Legislative Watch – December 18, 2023

Ohio General Assembly Concludes Work for 2023; OEA Asks Members to Call Governor DeWine to Urge Veto of HB 68

On Wednesday, December 13, 2023, both the Ohio House of Representatives and the Ohio Senate held their last sessions of the year.  Below are updates regarding bills that OEA has been actively tracking since the General Assembly returned to session in September.

House Bill 68 – The Ohio Senate passed HB 68 by a vote of 24-8 and the Ohio House concurred with Senate changes 61-27. OEA opposes HB 68, which now awaits action by Governor DeWine. OEA calls on the Governor to veto HB 68. To read a copy of OEA’s veto letter, click here. OEA has long stood for policies that are inclusive of students regardless of race, class, gender, or identity. Athletics and other extracurricular programs provide an important opportunity for all students to learn, grow, and meet their full potential. HB 68 creates unnecessary regulations that limit student participation on high school and collegiate athletic teams. These proposed regulations conflict with existing policies adopted by the Ohio High School Athletic Association (OHSAA) and the National College Athletic Association (NCAA). Further, these regulations would discriminate against some students by establishing an absolute prohibition on transgender female participation on teams designated only for female participants.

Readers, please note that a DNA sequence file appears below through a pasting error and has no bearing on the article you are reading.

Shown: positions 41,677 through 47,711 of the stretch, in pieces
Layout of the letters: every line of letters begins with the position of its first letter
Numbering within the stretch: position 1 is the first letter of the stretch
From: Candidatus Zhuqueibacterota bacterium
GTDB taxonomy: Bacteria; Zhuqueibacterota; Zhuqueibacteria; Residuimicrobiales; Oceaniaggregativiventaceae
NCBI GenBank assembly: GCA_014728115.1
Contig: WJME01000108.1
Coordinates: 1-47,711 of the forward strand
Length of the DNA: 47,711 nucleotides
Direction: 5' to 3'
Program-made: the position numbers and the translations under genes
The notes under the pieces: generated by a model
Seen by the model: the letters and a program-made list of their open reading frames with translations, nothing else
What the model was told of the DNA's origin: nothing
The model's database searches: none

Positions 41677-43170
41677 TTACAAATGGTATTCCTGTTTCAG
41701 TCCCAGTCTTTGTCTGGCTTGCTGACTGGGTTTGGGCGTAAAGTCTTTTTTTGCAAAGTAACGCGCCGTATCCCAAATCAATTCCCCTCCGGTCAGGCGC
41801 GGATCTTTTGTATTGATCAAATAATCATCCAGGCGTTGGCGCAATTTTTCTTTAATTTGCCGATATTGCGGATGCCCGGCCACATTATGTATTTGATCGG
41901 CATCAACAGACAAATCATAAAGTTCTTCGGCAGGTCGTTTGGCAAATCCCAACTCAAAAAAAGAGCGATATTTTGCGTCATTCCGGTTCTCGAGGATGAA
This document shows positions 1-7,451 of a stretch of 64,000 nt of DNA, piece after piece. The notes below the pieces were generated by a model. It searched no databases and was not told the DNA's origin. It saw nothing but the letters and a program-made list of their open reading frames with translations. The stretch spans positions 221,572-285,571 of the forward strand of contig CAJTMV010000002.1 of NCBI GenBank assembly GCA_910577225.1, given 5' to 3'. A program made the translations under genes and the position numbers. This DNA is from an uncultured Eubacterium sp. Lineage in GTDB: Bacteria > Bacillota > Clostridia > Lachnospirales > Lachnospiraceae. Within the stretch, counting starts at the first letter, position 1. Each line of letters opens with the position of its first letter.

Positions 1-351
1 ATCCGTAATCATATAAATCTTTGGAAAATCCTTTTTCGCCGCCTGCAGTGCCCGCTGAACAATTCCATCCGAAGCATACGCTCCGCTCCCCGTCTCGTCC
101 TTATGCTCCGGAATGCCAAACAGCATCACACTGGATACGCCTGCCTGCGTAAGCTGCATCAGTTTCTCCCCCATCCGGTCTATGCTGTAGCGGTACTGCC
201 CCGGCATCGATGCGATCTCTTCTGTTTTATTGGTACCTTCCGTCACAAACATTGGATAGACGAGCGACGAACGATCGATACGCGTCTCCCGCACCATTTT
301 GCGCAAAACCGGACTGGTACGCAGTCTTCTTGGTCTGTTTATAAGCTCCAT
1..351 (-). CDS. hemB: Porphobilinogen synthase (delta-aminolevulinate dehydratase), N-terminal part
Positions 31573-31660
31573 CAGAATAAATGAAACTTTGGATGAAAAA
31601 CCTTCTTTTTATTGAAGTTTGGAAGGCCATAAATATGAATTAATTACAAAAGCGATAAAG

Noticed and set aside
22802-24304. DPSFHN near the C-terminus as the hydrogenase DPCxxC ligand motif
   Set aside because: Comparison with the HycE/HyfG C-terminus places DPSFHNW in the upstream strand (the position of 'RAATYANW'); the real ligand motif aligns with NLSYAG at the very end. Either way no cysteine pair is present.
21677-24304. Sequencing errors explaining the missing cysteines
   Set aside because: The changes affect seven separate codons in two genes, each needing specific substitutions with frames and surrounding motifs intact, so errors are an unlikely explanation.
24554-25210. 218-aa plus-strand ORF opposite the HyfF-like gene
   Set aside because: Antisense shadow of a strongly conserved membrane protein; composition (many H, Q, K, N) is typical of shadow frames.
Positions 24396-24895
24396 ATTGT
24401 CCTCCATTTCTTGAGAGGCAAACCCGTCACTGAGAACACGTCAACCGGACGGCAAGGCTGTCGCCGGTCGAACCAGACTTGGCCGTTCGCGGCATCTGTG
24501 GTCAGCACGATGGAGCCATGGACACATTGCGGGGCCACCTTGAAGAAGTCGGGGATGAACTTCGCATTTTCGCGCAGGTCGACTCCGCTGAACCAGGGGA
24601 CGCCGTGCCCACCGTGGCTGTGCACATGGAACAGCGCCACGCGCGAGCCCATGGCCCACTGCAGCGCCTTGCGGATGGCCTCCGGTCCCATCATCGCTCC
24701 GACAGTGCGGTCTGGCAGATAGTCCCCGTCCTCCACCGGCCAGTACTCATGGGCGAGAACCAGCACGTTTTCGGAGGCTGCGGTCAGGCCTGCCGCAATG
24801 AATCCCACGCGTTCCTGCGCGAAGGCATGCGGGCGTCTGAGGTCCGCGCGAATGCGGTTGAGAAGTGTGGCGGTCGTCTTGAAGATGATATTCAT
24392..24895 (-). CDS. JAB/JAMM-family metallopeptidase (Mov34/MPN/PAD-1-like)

OEA wants all students to be treated with dignity and respect. Elected officials should create laws that protect and expand the basic rights of Ohioans, not simply use their power to exploit divisions and fears to control the political narrative and punish students for being their authentic selves.

Please call Governor DeWine and urge that he veto HB 68 by dialing 614-466-3555.

Senate Bill 83 – The full Ohio House of Representatives did not vote on Substitute Senate Bill 83, despite being favorably reported by the House Higher Education Committee. The bill, known as the Higher Education “Destruction” Act, is a sweeping piece of legislation that will eliminate collective bargaining rights of higher education faculty over certain working conditions, harm academic freedom, and limit free speech on Ohio’s public university and college campuses.